The 411 on 2021 Required Minimum Distributions
The who, what, when, where, and why of these withdrawals.
Susan Dziubinski: Hi, I'm Susan Dziubinski for Morningstar. Retirees don't have to take their required minimum distributions until year-end. But Morningstar's director of personal finance, Christine Benz, thinks it's a good time to begin strategizing about them.
Christine, thanks for being here today.
Christine Benz: Susan, it's great to be here.
Dziubinski: Now, many of our retired viewers no doubt know what required minimum distributions are. But let's step back for a minute and define what RMDs are for those who might not be as familiar.
Benz: Right. These are old hat for people who have been taking them for a while. But these are mandatory withdrawals that you're required to take from traditional tax-deferred accounts that would be 401(k)s, 403(b)s, 457s, IRAs. Roth 401(k)s are also subject to required minimum distributions. The big category of tax-sheltered accounts that are not subject to required minimum distributions are Roth IRAs. But basically, these distributions need to begin once you pass age 72, it used to be 70.5 now at least we're at a round number, 72. And you need to take higher percentages of your portfolio as the years go by. So they start fairly low and then scale higher.
Dziubinski: Let's talk a little bit about RMDs and timing. Is there a particular time of year that's better or worse to take your required minimum distribution?
Benz: Well, not really, because the required minimum distribution amount that you're required to take is based on the previous year-end balance. So, for 2021 RMDs, it's based on whatever your balance was at the end of 2020. So, no amount of, sort of, finessing can reduce the taxes that you'll pay and the amount that you need to take out of your accounts. Retirees have different preferences about these matters. I know some retirees like to take them very early to ensure that they don't forget. Other retirees like to save them till later, perhaps to tie in with any sort of year-end portfolio review that they might like to do, and then to enjoy an additional year of tax-deferred compounding on their money. So, there are different schools of thought, different ways of thinking about it. But there's really no one right approach.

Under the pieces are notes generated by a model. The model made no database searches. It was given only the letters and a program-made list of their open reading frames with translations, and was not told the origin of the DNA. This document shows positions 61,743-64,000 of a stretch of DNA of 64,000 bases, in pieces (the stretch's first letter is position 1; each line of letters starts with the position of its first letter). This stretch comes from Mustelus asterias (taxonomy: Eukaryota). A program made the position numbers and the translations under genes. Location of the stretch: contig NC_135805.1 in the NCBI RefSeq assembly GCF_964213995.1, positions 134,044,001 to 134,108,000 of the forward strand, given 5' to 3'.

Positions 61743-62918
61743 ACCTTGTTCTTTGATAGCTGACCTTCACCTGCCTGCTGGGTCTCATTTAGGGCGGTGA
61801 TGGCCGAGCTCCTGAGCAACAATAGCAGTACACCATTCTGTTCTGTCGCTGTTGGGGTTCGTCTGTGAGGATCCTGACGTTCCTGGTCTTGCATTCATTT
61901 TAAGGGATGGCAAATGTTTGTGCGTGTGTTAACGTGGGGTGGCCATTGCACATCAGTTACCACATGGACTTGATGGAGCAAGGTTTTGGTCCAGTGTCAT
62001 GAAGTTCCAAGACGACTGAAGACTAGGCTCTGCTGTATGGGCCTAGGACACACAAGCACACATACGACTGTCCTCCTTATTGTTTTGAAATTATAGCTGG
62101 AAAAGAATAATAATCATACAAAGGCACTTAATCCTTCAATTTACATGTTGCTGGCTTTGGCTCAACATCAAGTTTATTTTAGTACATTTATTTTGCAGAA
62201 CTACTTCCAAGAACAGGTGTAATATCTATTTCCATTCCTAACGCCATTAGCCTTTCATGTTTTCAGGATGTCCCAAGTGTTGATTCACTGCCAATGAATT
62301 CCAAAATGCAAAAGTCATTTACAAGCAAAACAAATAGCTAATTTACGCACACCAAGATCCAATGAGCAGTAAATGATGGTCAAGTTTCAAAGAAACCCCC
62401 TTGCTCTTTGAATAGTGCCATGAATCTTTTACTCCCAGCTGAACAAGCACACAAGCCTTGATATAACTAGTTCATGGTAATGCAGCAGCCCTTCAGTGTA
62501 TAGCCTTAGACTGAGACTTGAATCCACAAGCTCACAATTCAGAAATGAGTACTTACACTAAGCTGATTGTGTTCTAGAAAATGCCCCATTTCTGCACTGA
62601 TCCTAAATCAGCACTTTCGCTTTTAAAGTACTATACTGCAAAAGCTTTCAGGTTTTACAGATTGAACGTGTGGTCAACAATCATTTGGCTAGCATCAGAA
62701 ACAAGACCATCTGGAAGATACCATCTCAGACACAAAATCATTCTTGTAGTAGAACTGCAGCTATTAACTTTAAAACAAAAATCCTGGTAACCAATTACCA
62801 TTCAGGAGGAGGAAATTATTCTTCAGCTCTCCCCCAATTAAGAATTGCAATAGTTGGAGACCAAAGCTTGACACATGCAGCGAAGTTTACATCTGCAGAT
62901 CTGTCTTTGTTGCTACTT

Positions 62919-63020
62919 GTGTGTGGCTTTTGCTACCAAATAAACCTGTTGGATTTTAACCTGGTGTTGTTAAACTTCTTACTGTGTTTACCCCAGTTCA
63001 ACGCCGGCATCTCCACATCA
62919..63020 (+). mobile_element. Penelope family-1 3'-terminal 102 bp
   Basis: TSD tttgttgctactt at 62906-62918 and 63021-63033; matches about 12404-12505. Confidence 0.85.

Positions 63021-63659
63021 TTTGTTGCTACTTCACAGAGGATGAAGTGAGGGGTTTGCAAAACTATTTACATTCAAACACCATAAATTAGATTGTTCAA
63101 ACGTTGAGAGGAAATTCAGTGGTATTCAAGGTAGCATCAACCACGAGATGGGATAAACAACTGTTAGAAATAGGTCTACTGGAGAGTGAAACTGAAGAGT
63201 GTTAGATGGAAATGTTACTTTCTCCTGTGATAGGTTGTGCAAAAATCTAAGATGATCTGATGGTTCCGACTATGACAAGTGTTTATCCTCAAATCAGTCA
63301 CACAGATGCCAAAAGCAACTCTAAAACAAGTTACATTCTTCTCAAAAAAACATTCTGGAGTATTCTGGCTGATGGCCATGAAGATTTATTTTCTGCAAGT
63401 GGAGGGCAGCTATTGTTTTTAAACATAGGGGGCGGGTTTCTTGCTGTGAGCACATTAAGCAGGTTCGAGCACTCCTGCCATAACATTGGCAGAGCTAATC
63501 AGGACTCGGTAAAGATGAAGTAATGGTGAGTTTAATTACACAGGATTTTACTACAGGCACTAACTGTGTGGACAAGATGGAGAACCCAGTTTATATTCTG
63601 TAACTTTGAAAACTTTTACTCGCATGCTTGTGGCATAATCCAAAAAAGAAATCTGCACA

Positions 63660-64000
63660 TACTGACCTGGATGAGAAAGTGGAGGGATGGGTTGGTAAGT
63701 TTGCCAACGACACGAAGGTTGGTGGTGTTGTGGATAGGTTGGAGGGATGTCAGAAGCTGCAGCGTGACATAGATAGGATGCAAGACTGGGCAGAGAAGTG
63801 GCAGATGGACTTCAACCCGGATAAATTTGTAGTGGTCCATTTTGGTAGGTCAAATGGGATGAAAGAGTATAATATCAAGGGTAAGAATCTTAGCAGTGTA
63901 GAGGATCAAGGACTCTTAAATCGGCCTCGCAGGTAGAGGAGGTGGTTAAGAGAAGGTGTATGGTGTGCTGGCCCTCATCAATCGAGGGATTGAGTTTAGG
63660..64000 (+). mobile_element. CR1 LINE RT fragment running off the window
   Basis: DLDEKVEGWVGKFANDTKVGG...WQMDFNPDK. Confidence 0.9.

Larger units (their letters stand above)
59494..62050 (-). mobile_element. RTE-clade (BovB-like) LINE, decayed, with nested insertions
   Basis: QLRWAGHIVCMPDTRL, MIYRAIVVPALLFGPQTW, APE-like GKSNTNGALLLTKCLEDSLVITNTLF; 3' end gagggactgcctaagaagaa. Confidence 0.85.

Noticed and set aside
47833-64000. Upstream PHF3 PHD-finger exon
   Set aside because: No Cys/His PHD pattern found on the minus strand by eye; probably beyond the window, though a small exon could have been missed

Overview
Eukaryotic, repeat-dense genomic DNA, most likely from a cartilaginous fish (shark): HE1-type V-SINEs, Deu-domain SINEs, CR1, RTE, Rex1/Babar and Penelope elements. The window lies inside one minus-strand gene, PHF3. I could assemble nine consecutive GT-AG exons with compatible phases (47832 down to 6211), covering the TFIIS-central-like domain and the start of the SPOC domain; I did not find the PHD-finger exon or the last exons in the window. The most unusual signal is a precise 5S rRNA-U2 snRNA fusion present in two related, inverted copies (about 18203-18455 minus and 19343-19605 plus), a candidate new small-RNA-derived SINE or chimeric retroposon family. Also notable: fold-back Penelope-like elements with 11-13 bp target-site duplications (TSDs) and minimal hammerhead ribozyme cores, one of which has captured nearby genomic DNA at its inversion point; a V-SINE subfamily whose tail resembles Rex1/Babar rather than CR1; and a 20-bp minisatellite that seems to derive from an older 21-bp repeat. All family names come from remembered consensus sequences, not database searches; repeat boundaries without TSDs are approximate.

Dziubinski: And you alluded to taxes on your RMD.
Dziubinski: Because of course, you will pay them. Are there some tax strategies to keep in mind when you're thinking about taking your RMD?
Benz: Well, potentially so. The big category to consider in this realm is to consider the qualified charitable distribution. And that basically allows people who are older than 70.5, in the case of the QCD, to take an amount out of their tax-deferred account and send it to the charity or charities of their choice, up to $100,000. And that amount that goes to charity escapes taxation, and it also lightens the balance that is eventually going to be subject to RMDs. Once you're subject to RMDs, that's really the single best strategy to consider.